A revised and updated edition of the international bestseller
Inspiring readers all over the globe to reimagine their future, this revised and updated edition of What I Wish I Knew When I Was 20 features new material to complement the classic text.
Major life transitions such as leaving the protected environment of school or starting a new career can be daunting. It is scary to face a wall of choices, knowing that no one is going to tell us if we make the right decision. There is no clearly delineated path or recipe for success. Even figuring out how and where to start can be a challenge.
As head of the Stanford Technology Ventures Program, Tina Seelig's job is to guide her students as they make the difficult transition from the academic environment to the professional world--providing tangible skills and insights that will last a lifetime. Seelig is a wildly popular and award-winning teacher and in What I Wish I Knew When I Was 20 she shares with us what she offers her students -provocative stories, inspiring advice, and a big dose of humility and humor.
These pages are filled with captivating examples, from the classroom to the boardroom, of individuals defying expectations, challenging assumptions, and achieving unprecedented success. Seelig throws out the old rules and provides a new model for reaching our potential. We discover how to have a healthy disregard for the impossib≤ how to recover from failure; and how most problems are remarkable opportunities in disguise.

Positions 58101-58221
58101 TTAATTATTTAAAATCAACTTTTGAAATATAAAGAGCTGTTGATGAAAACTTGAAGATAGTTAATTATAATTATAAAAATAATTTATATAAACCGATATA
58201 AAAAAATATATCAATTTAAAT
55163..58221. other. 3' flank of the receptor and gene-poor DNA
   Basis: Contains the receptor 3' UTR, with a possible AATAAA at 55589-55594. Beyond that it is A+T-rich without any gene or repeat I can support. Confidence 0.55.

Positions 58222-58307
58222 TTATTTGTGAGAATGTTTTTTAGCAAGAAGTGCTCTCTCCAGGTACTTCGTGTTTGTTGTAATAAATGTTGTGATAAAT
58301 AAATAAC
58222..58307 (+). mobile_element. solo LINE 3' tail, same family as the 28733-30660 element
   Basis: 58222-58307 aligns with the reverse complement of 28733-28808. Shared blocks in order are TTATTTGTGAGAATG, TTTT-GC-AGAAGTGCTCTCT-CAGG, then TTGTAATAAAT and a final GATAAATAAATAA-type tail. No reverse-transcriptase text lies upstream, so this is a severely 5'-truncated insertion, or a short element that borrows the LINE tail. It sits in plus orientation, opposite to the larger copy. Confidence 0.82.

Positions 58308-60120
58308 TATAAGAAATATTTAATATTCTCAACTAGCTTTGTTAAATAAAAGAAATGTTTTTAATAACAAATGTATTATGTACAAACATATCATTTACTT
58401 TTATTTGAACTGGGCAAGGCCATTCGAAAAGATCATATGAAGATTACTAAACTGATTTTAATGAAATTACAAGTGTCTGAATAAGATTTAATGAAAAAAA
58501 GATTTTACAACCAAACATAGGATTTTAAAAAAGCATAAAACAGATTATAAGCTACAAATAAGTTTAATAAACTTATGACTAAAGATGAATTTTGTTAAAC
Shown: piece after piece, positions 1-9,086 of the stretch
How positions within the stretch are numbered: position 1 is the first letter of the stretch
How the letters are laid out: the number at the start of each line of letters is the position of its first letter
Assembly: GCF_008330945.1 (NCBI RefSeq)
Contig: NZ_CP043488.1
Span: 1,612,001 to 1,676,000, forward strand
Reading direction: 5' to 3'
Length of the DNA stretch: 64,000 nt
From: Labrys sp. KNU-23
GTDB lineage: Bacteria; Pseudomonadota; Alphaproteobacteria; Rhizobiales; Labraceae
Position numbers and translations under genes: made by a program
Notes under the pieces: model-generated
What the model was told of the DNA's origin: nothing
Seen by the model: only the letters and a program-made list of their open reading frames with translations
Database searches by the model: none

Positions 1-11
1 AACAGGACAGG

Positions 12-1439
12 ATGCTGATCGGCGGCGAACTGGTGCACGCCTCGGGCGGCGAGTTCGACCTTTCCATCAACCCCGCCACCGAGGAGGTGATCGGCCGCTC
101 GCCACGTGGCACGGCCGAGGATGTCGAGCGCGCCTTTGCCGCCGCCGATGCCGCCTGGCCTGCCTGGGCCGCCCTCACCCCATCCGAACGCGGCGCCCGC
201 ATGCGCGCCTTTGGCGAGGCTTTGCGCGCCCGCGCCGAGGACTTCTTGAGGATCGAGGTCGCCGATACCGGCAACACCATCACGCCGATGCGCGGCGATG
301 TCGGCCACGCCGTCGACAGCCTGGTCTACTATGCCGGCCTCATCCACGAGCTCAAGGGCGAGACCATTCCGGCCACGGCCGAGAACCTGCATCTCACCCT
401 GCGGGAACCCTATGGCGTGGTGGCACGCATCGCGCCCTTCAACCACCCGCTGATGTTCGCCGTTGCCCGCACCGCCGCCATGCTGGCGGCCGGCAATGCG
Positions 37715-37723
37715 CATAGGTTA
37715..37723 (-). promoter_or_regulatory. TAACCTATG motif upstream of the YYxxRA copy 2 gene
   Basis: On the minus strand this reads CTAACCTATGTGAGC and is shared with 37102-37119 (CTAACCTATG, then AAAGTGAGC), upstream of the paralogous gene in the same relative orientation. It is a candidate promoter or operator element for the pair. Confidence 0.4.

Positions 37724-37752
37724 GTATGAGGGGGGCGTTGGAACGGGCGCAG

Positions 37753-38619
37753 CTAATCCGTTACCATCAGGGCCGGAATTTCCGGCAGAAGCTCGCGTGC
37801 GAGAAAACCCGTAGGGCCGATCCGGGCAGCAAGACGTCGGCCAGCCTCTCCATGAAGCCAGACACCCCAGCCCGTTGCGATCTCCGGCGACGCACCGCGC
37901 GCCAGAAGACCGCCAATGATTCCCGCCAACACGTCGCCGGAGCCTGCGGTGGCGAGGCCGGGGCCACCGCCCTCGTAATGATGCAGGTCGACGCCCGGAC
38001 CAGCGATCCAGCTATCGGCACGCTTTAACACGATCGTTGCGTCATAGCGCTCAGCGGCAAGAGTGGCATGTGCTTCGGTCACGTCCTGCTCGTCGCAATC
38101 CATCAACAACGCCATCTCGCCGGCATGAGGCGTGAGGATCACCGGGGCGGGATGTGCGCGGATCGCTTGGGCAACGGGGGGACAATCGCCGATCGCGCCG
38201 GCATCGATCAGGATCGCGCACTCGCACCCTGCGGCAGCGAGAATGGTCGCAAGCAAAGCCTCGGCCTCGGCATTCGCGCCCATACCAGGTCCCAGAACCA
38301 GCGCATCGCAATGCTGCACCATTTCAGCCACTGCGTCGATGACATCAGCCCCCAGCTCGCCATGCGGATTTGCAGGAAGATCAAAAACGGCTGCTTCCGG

What I Wish I Knew When I Was Twenty is a much-needed book for everyone looking to make their mark in the world.
Seelig, executive director of the entrepreneurship center at Stanford's School of Engineering, presents a thoughtful, concise set of observations for those making the unsteady transition to adulthood. While the majority of her advice is intended for would-be entrepreneurs, her accessible lessons should come in handy for those in any field, as well as those still trying to decide on a field. Culled from her personal experience as an entrepreneur and teacher, as well as the stories of entrepreneurs and students she knows, Seelig avoids (and at times dissects) cliché and provides informative discussion throughout, despite a narrower focus than readers might expect. A chapter on acknowledging, learning from, and even seeking out failure ("Fail fast and frequently") provides valuable advice and comfort for the fearful, including Seelig's own "failure resumé" (broken into professional, academic and personal failures). The chapter titled "Don't listen to career advice" helps readers avoid the pitfalls of oft-heard, wrong-headed maxims like "follow your passions" and "stick to the plan." Readers will either be relieved or frustrated that Seelig doesn't provide any numbered steps, bullet-pointed recaps or self-assessment quizzes, but she makes the most of her knowledge and authority with a friendly, efficient voice. (Apr.) Copyright 2009 Reed Business Information.